Make no mistake, the .30 Rem. AR is not to be confused with the older .30 Rem. Although the two cartridges have the same internal case capacity—44 grains of water, which is almost the same as the .30-30 Win.—the new cartridge operates at a higher pressure level than the .30 Rem. The SAAMI Maximum Average Pressure (MAP) for the .30 Rem. AR is 55,000 p.s.i. The .30 Rem. was never rated in p.s.i., but with the older c.u.p. rating it’s listed for 35,000 c.u.p., and the .30-30 Win. is rated at 38,000 c.u.p. For comparison, the .30-30 Win. has a MAP of 42,000 p.s.i.
There are claims that the .30 Rem. AR matches the .308 Win. in performance. This is not only wrong, but dangerous. The .308 Win. is rated by SAAMI with a MAP of 62,000 p.s.i., and it has a case capacity of 56 grains of water. There is no possible way that the .30 Rem. AR can safely match the ballistics of a .308 Win. Be forewarned.
Although the .30 Rem. AR is not, and never will be, the equivalent of the .308 Win., it’s not a .30-30 Win., either. With its higher pressure rating it will outperform the .30-30 Win. by a comfortable margin. The reality is that the .30 Rem. AR is on par with the performance of the .300 Savage. Considering the .300 Savage was one of the most popular deer cartridges ever made, that’s pretty good company.
The .30 Rem. AR is a short-fat cartridge with an odd lineage. In 1963 Winchester introduced the .284 Win. for its Model 88 and Model 100 rifles. This short-action cartridge featured a rebated rim, which was pretty close to cutting edge at the time. The .284 Win. was shortened and straightened to become the .450 Bushmaster, a big-bore cartridge designed specifically for the AR-style rifle. For the .30 Rem. AR, Remington and DPMS worked together to shorten the case a bit more and neck it down to .30 caliber using a 25-degree shoulder. The rim was made larger, to 0.492 inches versus 0.472 inches for the .450 Bushmaster, so that the .30 Rem. AR could not be used with bolts designed for the .450 Bushmaster. Because of the .30 Rem. AR’s higher pressure, DPMS (the sister company that builds the rifles for Remington) developed a way to use an AR-10 bolt and barrel extension in an AR-15 rifle.
The .30 Rem. AR has proven to be a very handloader-friendly cartridge. This cartridge performs well with bullets in the 100- to 150-grain weight range. Lightweight bullets can go faster than 3,000 fps. That makes bullets like the Hornady 110-grain V-Max or the Sierra or Speer 110-grain hollow-point bullets excellent for varmint hunting. For bigger game, Barnes’ 110-grain TTSX bullet or the new, easier-expanding 110-grain Triple-Shock SBR bullet it designed specifically for the .30 Rem. AR should be ideal. (Note: This bullet is not a catalog item, but it can be ordered from Barnes.)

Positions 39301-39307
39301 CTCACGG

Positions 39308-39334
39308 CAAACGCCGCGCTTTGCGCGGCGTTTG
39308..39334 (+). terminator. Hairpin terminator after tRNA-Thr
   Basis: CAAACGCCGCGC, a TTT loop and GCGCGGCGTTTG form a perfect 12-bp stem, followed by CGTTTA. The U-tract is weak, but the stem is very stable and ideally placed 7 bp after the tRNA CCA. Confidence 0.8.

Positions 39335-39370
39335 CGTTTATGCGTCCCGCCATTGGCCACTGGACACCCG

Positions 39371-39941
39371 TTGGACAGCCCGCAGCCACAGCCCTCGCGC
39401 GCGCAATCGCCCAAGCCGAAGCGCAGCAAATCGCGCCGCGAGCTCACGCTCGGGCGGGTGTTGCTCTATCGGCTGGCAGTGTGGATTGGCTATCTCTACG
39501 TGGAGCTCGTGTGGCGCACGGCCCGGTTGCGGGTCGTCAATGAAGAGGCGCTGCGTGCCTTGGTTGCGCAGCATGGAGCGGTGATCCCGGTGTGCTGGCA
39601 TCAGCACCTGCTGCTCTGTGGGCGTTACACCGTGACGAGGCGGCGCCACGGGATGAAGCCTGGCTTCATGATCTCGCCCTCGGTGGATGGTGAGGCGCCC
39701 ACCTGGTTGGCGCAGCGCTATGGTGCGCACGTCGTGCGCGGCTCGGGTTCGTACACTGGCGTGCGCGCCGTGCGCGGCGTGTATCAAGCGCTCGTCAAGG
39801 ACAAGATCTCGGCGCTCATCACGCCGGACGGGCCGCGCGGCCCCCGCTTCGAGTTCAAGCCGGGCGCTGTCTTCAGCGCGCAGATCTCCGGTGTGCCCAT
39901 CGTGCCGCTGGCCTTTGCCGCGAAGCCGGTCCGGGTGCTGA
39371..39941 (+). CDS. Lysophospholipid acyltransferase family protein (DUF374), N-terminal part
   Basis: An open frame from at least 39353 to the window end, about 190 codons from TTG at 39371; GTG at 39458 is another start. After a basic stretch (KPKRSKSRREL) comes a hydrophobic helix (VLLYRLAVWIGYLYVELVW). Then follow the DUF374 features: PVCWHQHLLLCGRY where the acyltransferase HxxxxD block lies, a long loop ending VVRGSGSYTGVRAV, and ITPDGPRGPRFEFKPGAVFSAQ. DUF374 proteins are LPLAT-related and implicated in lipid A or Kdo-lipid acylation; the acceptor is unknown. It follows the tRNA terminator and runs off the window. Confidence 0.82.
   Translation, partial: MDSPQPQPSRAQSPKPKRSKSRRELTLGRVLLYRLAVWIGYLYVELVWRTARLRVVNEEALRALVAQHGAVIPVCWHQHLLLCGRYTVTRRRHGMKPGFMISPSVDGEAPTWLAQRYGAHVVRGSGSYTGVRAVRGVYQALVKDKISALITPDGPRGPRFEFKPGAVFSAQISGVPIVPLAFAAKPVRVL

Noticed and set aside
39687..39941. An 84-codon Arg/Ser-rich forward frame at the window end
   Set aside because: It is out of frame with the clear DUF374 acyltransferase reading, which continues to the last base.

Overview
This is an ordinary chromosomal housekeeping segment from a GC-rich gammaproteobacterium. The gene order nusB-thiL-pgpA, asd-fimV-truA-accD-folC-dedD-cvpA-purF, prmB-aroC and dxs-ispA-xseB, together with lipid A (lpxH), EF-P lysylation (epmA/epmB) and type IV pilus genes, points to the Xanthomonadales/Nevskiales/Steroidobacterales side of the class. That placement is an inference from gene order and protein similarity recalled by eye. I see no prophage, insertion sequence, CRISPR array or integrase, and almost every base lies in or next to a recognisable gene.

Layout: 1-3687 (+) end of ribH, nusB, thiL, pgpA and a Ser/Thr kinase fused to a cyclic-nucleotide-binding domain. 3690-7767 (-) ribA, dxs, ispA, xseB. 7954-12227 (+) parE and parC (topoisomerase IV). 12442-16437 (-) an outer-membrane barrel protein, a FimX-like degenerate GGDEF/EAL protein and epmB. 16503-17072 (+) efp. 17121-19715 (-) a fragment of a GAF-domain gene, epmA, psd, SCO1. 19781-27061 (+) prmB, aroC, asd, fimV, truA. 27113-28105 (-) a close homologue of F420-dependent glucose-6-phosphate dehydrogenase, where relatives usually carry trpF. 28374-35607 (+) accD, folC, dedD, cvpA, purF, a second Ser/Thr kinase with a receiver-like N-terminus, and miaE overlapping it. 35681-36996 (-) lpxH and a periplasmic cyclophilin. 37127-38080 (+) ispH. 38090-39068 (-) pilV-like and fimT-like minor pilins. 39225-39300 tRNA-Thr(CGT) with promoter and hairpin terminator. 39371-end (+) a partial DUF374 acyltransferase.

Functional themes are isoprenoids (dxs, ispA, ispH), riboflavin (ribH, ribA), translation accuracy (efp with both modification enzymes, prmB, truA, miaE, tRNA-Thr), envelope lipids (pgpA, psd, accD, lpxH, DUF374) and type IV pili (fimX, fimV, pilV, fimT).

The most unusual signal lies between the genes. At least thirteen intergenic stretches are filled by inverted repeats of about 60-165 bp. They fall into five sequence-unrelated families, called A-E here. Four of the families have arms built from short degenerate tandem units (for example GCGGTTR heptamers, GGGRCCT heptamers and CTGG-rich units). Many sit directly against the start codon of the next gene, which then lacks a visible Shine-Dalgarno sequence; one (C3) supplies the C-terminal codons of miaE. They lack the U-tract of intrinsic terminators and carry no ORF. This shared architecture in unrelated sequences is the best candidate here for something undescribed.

The mid-weight 125- to 130-grain bullets achieve a good balance of weight and velocity. But, they lack enough sectional density for serious big-game hunting on anything much larger than medium-size deer. Like the .300 Savage it emulates, the .30 Rem. AR will shine brightest hunting whitetails in the woods with 150-grain bullets.
The key is to use a soft bullet that will expand at the modest velocity this cartridge produces. The Nosler Ballistic Tip or Hornady SST are good choices. Bullets designed for the .30-30 Win. are perfect for deer hunting. I had expected to experience problems with feeding in an AR-style rifle using flat-nose .30-30 Win.-type bullets, but I shot Sierra 150-grain and Speer 130-grain flat-nose bullets without issue. The Hornady 160-grain Flex Tip bullet is another good choice as it is designed for .30-30 Win. velocities, but it offers a higher ballistic coefficient (.330) than the flat-nose bullets.
The .30 Rem. AR’s overall cartridge length is 2.260 inches, and bullets should be seated to that length to start. The limiting factor on cartridge length is the magazine, and if you try to push the limits with a longer seating depth you may find that the cartridges bind up in the magazine.
Whenever loading hunting ammunition for an AR-type rifle it’s important to full-length size the cases. These rifles have only moderate spring power to close the bolt and the case must slip easily into the chamber. Of course, you must check the case length and trim if it is longer than 1.530 inches.
Primers must be seated fully as high primers can cause slam fires or prevent AR actions from completely closing. The Hodgdon data uses Remington 71/2 primers. I also used some CCI 400 with excellent results. Standard small rifle primers work fine for most loads, but don’t rule out a magnum primer if you are using ball-type propellant and are experiencing accuracy problems or high standard deviations. Of course, you must reduce the propellant charge if you switch to a magnum primer and work back up to a safe maximum load.
The only available tested data of which I am aware is from Hodgdon. The data lists several propellants for the cartridge. From its list, I had very good results using IMR 8208 XBR for the mid- to heavy-weight bullets and Hodgdon H4198 for the 110-grain projectiles. I used one of my favorites, the old standby H335, for the 150-grain Sierra flat-nose loads. Although I didn’t have any on-hand when I was working up the loads, Hodgdon’s Ron Reiber says that H322 is probably the best of the bunch. The thing is, using the Hodgdon data, I never found a bad load; however, I didn’t try every single load, either.
The .30-30 Win. changed the world of deer hunting, and this little cartridge could do the same. If the AR-15 lives long and prospers as a big-game rifle, it may well be due to the .30 Rem. AR.